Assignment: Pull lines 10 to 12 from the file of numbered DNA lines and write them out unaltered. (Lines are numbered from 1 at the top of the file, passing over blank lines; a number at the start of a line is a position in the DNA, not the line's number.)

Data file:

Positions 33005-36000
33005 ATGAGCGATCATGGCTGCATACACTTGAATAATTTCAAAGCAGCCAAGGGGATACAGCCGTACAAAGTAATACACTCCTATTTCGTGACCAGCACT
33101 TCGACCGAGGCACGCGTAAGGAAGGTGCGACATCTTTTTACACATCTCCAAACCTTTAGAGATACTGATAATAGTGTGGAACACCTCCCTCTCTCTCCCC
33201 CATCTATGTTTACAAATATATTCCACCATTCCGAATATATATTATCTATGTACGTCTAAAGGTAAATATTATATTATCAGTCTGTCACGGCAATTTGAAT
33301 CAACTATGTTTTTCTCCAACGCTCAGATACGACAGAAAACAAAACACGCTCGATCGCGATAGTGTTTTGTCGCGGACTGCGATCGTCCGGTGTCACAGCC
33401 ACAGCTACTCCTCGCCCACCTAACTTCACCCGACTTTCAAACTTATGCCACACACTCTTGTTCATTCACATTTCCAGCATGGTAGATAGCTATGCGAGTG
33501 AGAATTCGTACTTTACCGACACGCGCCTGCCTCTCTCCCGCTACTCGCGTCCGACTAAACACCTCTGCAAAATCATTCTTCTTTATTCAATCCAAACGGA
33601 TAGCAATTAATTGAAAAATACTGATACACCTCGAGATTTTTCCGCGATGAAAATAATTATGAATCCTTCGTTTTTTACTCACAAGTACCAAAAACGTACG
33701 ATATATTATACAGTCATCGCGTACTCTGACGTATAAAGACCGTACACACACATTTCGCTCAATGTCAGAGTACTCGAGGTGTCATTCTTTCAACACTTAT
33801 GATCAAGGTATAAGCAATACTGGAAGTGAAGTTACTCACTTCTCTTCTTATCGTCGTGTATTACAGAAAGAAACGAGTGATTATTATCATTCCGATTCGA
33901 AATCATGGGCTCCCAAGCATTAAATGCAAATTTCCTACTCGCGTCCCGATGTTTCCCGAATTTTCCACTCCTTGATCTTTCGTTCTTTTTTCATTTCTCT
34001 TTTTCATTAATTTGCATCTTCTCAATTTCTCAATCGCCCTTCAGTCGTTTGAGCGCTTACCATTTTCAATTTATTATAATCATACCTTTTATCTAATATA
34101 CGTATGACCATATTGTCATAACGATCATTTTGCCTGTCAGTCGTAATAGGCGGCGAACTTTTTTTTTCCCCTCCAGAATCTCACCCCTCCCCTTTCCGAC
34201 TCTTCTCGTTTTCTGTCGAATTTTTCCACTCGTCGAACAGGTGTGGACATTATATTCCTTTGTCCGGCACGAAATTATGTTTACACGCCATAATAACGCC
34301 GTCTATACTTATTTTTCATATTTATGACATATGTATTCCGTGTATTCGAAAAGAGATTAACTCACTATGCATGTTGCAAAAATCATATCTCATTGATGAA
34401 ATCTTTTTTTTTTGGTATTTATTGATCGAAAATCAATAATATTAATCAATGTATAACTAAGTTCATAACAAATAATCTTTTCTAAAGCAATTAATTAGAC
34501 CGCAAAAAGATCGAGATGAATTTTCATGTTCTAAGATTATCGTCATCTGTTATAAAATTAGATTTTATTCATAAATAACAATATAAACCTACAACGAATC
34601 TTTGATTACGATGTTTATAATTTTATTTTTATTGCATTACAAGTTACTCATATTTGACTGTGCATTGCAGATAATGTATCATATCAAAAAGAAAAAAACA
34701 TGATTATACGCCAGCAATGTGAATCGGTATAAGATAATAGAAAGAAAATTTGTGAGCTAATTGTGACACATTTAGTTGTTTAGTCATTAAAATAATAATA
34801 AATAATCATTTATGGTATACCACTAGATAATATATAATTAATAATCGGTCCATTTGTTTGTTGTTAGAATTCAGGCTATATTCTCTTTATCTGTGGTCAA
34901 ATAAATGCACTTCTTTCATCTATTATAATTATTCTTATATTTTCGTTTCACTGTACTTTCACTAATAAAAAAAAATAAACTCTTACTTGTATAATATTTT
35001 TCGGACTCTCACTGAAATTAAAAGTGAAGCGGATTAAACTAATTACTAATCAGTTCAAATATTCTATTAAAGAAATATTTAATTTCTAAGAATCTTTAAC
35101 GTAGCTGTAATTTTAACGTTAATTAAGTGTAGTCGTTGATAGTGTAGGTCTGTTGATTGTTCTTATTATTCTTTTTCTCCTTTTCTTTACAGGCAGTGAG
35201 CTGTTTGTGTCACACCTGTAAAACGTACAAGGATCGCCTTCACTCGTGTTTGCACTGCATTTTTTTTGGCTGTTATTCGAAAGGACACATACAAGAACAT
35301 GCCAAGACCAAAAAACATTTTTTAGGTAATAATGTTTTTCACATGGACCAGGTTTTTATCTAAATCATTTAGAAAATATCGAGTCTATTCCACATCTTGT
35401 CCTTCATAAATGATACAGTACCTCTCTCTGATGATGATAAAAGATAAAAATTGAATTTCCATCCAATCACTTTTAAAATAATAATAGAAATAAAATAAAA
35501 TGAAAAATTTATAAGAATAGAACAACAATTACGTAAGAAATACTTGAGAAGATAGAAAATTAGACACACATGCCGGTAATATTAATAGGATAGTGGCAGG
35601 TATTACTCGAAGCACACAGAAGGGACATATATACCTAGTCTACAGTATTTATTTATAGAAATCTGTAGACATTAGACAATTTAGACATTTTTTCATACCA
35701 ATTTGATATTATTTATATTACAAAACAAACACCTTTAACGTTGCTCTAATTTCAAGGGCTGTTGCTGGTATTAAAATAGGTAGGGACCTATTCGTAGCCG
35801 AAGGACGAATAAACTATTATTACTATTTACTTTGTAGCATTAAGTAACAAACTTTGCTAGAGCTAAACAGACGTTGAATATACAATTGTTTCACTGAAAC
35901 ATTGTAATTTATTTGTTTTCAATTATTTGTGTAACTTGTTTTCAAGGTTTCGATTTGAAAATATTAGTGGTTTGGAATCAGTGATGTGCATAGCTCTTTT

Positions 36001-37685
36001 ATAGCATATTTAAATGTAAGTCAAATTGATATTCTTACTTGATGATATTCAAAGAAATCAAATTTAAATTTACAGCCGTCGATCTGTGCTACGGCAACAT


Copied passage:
33801 GATCAAGGTATAAGCAATACTGGAAGTGAAGTTACTCACTTCTCTTCTTATCGTCGTGTATTACAGAAAGAAACGAGTGATTATTATCATTCCGATTCGA
33901 AATCATGGGCTCCCAAGCATTAAATGCAAATTTCCTACTCGCGTCCCGATGTTTCCCGAATTTTCCACTCCTTGATCTTTCGTTCTTTTTTCATTTCTCT
34001 TTTTCATTAATTTGCATCTTCTCAATTTCTCAATCGCCCTTCAGTCGTTTGAGCGCTTACCATTTTCAATTTATTATAATCATACCTTTTATCTAATATA